Now, Jinghe Huang and colleagues have used a sensitive, safe, and reproducible neutralization test to screen for SARS-CoV-2 specific ANB levels in plasma samples from 175 COVID-19 patients who had recovered from mild illness.

“Here, we sought to explore the clinical characteristics associated with the level of NAb in recovered patients, the results of which could provide useful information for the development of vaccines and passive antibody therapy for the prevention and treatment of SARS-CoV -2, ”wrote the team.

Although the document (available on MedRxiv) is currently in the pre-press stage and has not yet been peer reviewed, Eleanor Riley, professor of immunology and infectious diseases at the University of Edinburgh, says that ” it is a well written and methodologically sound study ”, and“ provides a very useful set of data. “

The main findings

The main conclusions were that most patients developed NAb specific to SARS-CoV-2 in the early stages of COVID-19 disease. NAb levels peaked 10 to 15 days after the onset of the disease, after which they remained stable.

University of East Anglia medical professor Paul Hunter said it “provides further evidence that if we are successful in deploying antibody tests, people would have to wait about two weeks after getting sick to get sick.” test”.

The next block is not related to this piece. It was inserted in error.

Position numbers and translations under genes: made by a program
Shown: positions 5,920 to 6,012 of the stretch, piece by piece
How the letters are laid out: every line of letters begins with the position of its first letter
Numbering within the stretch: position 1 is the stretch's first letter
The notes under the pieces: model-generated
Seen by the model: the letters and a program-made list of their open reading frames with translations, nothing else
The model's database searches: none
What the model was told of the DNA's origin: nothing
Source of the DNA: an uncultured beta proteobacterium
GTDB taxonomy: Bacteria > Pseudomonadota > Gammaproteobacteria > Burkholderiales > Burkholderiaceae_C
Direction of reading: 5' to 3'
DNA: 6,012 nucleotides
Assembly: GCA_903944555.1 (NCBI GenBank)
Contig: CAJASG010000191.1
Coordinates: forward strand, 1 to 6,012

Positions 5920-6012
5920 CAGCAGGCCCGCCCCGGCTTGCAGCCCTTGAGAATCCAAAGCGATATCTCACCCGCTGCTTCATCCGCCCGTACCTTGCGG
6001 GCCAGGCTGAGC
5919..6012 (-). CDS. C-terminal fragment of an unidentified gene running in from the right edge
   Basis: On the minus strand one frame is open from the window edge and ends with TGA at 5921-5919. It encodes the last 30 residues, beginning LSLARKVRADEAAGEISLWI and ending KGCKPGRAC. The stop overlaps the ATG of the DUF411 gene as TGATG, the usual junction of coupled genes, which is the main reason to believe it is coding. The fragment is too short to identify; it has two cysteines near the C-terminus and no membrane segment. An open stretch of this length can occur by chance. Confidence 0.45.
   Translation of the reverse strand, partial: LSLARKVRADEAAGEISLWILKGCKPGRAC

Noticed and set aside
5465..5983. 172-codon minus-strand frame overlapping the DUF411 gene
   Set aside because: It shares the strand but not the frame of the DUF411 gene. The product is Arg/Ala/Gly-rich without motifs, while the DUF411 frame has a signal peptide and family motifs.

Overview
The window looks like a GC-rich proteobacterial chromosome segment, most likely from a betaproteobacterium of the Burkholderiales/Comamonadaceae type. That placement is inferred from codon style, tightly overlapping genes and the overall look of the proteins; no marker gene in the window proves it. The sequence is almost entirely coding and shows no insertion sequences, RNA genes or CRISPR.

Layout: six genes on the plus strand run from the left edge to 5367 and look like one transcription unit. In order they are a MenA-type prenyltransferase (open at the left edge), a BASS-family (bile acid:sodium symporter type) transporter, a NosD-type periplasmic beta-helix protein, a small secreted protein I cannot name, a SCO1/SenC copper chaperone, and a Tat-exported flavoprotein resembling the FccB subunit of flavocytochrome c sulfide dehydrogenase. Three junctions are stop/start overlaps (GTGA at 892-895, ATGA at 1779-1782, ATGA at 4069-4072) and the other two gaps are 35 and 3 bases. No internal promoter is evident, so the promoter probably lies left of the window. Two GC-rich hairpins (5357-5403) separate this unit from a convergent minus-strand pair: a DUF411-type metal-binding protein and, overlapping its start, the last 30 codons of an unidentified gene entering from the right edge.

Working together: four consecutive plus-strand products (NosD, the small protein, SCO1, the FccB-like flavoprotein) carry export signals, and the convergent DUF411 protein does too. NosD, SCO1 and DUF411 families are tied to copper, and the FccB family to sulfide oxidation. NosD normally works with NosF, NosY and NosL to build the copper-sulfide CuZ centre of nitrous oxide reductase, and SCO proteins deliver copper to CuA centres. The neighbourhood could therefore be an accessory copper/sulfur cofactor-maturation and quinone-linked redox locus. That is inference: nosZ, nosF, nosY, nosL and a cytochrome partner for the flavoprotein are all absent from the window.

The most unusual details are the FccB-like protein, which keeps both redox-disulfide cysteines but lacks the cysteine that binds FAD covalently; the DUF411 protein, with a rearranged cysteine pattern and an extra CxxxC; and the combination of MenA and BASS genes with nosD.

However, about 30% did not develop elevated levels of NAbs, but the duration of illness in these patients did not differ significantly from those who developed elevated levels.

“This is relevant to the current debate on antibody testing in the UK,” says Hunter. “If many people produce only low levels of antibodies to SARS-CoV-2, then any community test should have a high sensitivity. This helps to better understand why community antibody tests in the UK have not yet been authorized for use. “

In addition, for ten patients, the NAb were not detectable at all, indicating that other factors in the immune system such as cytokines or T cells may have contributed to recovery, suggest the researchers:

“If these patients were at high risk of rebound or reinfection, more studies should be explored,” they say.

Seniors may have had a stronger innate immune response

The team also reports that among those who developed NAb, the levels were significantly higher in elderly patients than in younger patients and correlated with markers of disease severity. Elderly patients had higher CRP blood levels and lower lymphocyte counts on admission to the center, suggesting a stronger innate immune response than younger patients.

“The question of whether the high level of NAb protects these patients from progression to severe and critical conditions deserves a full assessment,” the team wrote.

Results “should be deepened” for vaccine development

The authors state that to the best of their knowledge, their study is the first to report plasma NAb in patients who have recovered from COVID-19.

“The correlation of NAb titers with age, lymphocyte count and CRP blood levels suggested that the interaction between the virus and the host immune response in coronavirus infections should be further explored to developing an effective vaccine against the SARS-CoV-2 virus, ”he concludes the team.